In the early 1900s, at a time when most waterfront cities had ports and industrial plants, a crusading editor named W.L. Straub pressed this city to make its waterfront a public park. Today, 100 years later, St. Petersburg has the third-largest downtown waterfront park in North America, behind only Chicago and Vancouver. A spiky skyline has taken shape with six new condo towers rising in the past decade alone. So, with so many new skyscrapers and such varied architectural styles, did we do a good job of framing the unique waterfront park that Straub and other city pioneers left us?
We turned to urban design specialist Vikas Mehta, an assistant professor of urban design and architecture at the University of South Florida, for the answers. Mehta, who teaches students how to come up with urban design visions, has been to St. Petersburg more than 20 times. He has visited the Dalí Museum and the Pier. He has eaten at Ceviche and Chappy's. But he has never worked on any city projects.
One day recently, we walked the waterfront with Mehta — from the Vinoy hotel to the new Dalí Museum.
Mehta called St. Petersburg's waterfront "a wonderful, dynamic public space" with a good mix of sports, cultural and entertainment venues. He suggested the city might think of its waterfront as a unique series of coves and harbors, each with its own individual character that could be more clearly defined.
He felt the city needed to do a better job of signaling that a street had reached the waterfront with a "design intervention," such as a gazebo or some other "folly." He said the city might draw more visitors to the Pier by making the journey there more interesting, perhaps with vendors.
As for the city's skyline, Mehta liked some of the city's newest buildings, like Signature Place and Ovation. He said they reflect contemporary architecture instead of parroting the Mediterranean Revival roots of the city's oldest buildings, such as the Vinoy. Not all buildings in a city have to match architecturally, he thinks.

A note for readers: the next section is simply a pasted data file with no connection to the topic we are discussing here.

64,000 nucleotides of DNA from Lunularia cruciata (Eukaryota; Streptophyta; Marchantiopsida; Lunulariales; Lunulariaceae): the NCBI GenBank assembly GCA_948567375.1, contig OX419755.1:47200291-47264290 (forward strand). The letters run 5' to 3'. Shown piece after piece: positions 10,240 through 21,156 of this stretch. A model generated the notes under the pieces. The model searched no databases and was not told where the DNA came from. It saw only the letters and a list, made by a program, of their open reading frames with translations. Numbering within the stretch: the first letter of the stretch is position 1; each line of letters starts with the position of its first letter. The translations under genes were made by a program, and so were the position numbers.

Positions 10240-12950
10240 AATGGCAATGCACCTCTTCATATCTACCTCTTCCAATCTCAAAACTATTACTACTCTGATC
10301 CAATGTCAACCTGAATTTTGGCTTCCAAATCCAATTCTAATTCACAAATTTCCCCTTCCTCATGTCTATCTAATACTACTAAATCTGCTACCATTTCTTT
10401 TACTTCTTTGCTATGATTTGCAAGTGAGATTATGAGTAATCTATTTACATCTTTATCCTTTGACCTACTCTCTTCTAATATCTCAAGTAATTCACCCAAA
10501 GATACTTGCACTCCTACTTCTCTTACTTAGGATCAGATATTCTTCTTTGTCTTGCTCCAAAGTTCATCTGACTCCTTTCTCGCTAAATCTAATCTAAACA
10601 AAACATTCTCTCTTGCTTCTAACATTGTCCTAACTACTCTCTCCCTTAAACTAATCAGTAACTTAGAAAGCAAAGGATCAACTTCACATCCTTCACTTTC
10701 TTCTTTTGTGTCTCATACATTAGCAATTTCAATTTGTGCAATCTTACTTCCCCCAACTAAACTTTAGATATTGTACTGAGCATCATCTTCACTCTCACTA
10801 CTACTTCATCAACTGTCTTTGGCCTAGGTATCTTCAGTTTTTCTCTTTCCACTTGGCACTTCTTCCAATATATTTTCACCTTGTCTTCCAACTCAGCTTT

"What that does is it lets history sort of announce its own position," he said, "and it sort of explains the time and the way the city's grown and the city's presence over decades and centuries."
Mehta said he was more concerned about what the buildings did at the street level and how they framed the waterfront. He said arcades that provide shade and shelter should be part of the design guidelines for any building in sunny St. Petersburg.
Beach Drive condo towers have risen under three generations of zoning regulations.
Bayfront Tower, for example, was built with virtually no rules. The clunky building stretches like a sumo wrestler to all four corners of a full city block, nothing but concrete and steel for 27 floors.
Another generation of zoning regulations produced condo towers like Cloisters and Florencia, which were built about a decade ago. They don't take up every square inch of their city blocks, but these towers were not as successful at creating an inviting streetscape.
Today's zoning ordinances call for the tall part of a building to be built far back from the street's edge, with a two- or three-story base along the edge of the street that attracts city life. Parkshore Plaza and 400 Beach Drive are examples of this, and Mehta pointed out that those storefronts draw the most pedestrians.
To be sure, the place once known as "God's waiting room" now has a selection of sidewalk cafes. People are moving around the city on Segways and rickshaws and horse-drawn carriages.
But, according to Mehta, there's room for improvement. We realize his view of St. Petersburg's waterfront is subjective. Take it for what it's worth: one man's opinion.
Times researcher Shirl Kennedy and staffer Barbara Moch contributed to this article. Leonora LaPeter Anton can be reached at firstname.lastname@example.org or (727) 893-8640.